Governments are hopeless at information security
One of the good things about BlackBerry - apart from the main client platform that will never get really damaging and widespread malware - is clever server infrastructure that routes data streams between the handhelds and the enterprise infrastructure. A mother ship in Canada handles all signaling and connections between various operators around the world so that roaming experience is really smooth (this also contributes to the business model that makes the operators hugely enthusiastic about BlackBerry). Data communication is direct between the handheld and the BlackBerry Enterprise Server, using UDP. Using Wi-Fi is possible. All is heavily encrypted.
But one thing happens over and over when governmentslook at BlackBerry security: they suddenly learn about the Canadian intermediary (for they believe it is), become concerned about non-existing snooping possibility, and place BlackBerry on hold for pointless yet lenghty review. It happened before in Australia. Now it happens in France: Blackberries nipped amid security fears. Some interesting details:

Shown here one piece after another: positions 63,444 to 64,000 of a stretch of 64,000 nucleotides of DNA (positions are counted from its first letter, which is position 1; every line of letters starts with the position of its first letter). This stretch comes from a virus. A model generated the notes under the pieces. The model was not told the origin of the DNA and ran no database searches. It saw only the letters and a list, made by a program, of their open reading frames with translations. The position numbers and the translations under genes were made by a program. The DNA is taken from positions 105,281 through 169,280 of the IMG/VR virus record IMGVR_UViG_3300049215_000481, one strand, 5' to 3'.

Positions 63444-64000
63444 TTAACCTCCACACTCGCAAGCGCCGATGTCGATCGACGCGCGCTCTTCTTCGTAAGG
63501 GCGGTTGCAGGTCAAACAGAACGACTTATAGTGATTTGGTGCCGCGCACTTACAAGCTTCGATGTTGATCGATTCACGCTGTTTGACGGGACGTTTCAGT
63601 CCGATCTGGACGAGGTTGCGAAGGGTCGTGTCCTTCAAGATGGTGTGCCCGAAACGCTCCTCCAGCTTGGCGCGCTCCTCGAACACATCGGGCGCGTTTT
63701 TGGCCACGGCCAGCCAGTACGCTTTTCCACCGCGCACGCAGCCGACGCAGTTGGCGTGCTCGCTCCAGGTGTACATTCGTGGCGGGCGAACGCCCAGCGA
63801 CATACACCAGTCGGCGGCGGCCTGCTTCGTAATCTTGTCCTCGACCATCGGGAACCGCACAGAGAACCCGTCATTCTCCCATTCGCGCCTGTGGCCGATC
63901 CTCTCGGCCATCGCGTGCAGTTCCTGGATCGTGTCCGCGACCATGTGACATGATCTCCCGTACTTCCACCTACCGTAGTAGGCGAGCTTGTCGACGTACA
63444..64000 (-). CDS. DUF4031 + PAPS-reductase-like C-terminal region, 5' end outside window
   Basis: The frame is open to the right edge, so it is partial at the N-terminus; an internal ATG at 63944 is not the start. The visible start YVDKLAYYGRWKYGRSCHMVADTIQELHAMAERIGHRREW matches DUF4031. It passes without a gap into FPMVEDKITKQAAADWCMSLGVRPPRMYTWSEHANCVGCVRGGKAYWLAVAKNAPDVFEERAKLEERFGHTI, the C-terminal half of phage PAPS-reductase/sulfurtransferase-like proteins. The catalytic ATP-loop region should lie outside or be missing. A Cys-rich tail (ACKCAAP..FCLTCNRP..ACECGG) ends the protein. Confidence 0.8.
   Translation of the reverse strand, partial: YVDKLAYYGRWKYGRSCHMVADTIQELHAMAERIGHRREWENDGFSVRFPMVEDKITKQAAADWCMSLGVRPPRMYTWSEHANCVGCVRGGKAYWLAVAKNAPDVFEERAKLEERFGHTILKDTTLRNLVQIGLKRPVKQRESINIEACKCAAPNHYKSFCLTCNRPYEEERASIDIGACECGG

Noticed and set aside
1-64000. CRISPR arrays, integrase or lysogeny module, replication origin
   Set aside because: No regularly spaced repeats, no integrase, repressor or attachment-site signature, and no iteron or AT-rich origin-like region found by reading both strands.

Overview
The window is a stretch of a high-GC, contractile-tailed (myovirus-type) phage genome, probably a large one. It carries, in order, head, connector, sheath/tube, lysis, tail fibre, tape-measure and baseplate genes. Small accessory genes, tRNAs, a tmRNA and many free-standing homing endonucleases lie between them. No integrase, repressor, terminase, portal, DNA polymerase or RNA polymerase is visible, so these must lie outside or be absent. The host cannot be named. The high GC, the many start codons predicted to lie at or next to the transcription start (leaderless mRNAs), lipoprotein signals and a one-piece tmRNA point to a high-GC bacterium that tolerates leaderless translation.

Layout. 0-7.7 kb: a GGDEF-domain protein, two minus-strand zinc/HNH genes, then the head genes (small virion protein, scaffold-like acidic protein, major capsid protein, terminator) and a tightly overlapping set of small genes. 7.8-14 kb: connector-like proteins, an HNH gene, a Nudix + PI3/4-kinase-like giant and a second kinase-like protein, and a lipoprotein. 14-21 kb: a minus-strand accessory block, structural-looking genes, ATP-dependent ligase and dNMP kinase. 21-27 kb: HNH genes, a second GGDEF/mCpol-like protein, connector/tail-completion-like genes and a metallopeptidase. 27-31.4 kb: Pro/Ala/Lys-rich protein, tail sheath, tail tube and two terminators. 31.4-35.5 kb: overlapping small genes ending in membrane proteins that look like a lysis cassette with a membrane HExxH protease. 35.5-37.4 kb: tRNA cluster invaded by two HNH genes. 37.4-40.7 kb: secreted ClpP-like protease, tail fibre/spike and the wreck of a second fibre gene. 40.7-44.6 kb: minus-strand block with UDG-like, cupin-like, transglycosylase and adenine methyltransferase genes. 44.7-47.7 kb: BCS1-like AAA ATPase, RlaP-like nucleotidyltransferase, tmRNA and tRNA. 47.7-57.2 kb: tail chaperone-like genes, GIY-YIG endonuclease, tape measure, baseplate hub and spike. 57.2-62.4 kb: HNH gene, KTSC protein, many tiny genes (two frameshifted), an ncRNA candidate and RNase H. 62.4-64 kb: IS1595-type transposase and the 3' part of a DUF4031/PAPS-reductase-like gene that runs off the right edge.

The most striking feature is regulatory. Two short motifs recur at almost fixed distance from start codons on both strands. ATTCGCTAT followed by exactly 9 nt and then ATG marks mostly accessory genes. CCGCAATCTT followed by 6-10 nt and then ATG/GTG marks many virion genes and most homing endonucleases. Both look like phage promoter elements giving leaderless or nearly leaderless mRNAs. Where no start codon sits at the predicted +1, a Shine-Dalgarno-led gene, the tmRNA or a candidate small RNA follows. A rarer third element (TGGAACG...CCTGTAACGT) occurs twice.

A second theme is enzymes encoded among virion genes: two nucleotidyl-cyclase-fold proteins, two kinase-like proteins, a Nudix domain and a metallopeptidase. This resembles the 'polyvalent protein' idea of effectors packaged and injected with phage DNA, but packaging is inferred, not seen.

BlackBerry handheld computers, or "Le BlackBerry" as they are known France, have been called addictive, invasive, tiresome for thumbs - and, now, a threat to French secrets.
That, at least, is the fear of French government defence experts who have advised against their use by officials in France's corridors of power, reportedly to avoid snooping by US intelligence agencies and the loss of commercial and other secrets.
"It's not a question of trust," French legislator Pierre Lasbordes said today. "We are friends with the Americans, the Anglo-Saxons, but it's economic war."
Lasbordes, who was commissioned in 2005 by then-Prime Minister Dominique de Villepin to look into such issues, said he alerted the government about the issue months ago.
So it took two years for a politician to identify a non-issue as a problem. Apparently RIM cannot easily stand up to the politicians' stupidity:
The Canadian company "admitted that there was a certain fragility in the protection of information when you use the email system" and promised it would be resolved, said Lasbordes, adding: "That was more than a year ago."
Of course, we shall never know what exactly is that certain fragility, because it is certaintly an uncertainty - please pardon my French. And, of course, there is another official to voice the concerns:
BlackBerries pose "a problem with the protection of information" and "the risks of interception are real," Alain Juillet, in charge of economic intelligence for the government, told Le Monde.
What is the most amazing here is that the Mr. Jullet is responsible for some kind of intelligence. He should know the meaning of "real".